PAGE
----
Moreover, and here things become much more complicated, with the juxtaposition of "Jesus" and the "Talmud" bordering on an oxymoron, both stand in a highly charged and antagonistic relationship with each other. The Jewish sect triggered by Jesus in Palestine would eventually evolve into a religion of its own, a religion to boot that would claim to have superseded its mother religion and position itself as the new covenant against the old and outdated covenant of the people of Israel by birth. And at precisely the time when Christianity rose from modest beginnings to its first triumphs, the Talmud (or rather the two Talmudim) would become the defining document of those who refused to accept the new covenant, who so obstinately insisted on the fact that nothing had changed and that the old covenant was still valid.
Yet strangely enough, the figure of Jesus does appear in the Talmud, as does his mother Mary-not in a coherent narrative, but scattered throughout the rabbinic literature in general and the Talmud in particular and often dealt with in passing, in conjunction with another subject pursued as the major theme. In fact, Jesus is mentioned in the Talmud so sparingly that in relation to the huge quantity of literary production culminating in the Talmud, the Jesus passages can be compared to the proverbial drop in the yam ha-talmud ("the ocean of the Talmud"). The earliest coherent narrative about Jesus' life from a Jewish viewpoint that we possess is the (in)famous polemical tract Toledot Yeshu ("History of Jesus"), which, however, took shape in Western Europe in the early Middle Ages, well beyond the period of our concern here (although, to be sure, some earlier versions may go back to Late Antiquity).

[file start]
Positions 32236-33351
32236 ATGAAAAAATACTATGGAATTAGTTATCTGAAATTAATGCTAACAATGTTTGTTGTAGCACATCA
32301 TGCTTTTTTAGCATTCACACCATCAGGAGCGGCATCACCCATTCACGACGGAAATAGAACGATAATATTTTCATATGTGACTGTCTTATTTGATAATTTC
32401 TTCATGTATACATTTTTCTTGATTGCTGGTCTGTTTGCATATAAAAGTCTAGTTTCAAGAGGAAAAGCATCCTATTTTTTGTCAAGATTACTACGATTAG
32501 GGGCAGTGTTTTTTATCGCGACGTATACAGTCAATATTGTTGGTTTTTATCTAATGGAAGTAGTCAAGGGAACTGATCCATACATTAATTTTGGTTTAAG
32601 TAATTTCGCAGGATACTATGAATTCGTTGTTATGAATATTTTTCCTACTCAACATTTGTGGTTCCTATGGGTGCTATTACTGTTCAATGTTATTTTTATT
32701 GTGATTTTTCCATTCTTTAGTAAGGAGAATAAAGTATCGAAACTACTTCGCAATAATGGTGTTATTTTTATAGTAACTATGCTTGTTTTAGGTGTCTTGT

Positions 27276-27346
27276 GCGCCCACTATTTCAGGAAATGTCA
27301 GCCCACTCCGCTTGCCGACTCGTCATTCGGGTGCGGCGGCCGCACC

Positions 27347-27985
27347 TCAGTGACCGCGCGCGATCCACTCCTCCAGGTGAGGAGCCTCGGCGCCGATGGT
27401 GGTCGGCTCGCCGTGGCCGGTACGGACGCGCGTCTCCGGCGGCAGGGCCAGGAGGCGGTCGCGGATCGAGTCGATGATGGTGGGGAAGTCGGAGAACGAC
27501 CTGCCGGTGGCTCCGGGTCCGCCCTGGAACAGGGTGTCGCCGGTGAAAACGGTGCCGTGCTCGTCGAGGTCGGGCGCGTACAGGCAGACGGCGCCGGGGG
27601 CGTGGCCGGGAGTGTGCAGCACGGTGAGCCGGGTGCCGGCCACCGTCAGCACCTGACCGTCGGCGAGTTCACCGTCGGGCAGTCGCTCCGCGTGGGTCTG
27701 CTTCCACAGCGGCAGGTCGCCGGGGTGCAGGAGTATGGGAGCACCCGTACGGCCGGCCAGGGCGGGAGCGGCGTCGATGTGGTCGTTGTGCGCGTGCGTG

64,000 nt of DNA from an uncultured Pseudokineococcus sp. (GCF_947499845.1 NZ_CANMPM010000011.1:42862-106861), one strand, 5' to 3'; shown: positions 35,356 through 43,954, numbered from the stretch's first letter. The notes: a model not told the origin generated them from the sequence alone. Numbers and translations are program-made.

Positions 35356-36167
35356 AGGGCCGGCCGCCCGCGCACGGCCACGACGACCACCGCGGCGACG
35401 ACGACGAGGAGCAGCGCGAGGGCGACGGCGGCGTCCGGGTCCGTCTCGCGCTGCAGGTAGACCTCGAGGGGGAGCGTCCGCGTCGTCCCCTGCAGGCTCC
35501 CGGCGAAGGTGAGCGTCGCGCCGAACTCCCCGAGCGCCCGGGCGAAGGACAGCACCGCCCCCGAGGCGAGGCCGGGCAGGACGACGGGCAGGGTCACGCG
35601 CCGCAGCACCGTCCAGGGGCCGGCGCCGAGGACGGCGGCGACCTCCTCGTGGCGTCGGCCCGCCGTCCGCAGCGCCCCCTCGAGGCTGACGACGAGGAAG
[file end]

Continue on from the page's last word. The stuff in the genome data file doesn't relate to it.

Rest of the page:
So why bother? If the rabbis of rabbinic Judaism did not care much about Jesus, why should we care about the few details that they do transmit, apart from simply stating the fact that they did not care much? This is one possible approach, and, as we will see, the one that has been taken in the most recent research on our subject. But I do not think that it is an appropriate response to the problem posed by the admittedly meager evidence. First, the question of Jesus in the Talmud is, of course, part of the much larger question of whether and how the nascent Christian movement is reflected in the literary output of rabbinic Judaism. And here we are standing on much firmer ground: Jesus may not be directly mentioned, but Christianity, the movement that he set in motion, may well be discussed. Second, the starkly antagonistic paradigm of "Judaism" versus "Christianity," forever frozen, as it were, in splendid isolation from each other, has come under closer scrutiny over the past two decades. The overly simplistic black-and-white model of the one sister religion ("Christianity") emerging out of the other and almost simultaneously breaking off from it and choosing its own and independent path, and of the other ("Judaism"), remarkably unimpressed by this epoch-making event, steering its own course until being overcome by the historic momentum of the stronger "religion," no longer holds; the reality as it transpires from more detailed and unbiased research is much more complex and perplexing. Hence, no matter what the accumulation of quantitative evidence, we need to take very seriously any trace of a discourse between Judaism and Christianity, let alone of a reaction to Christianity's founder.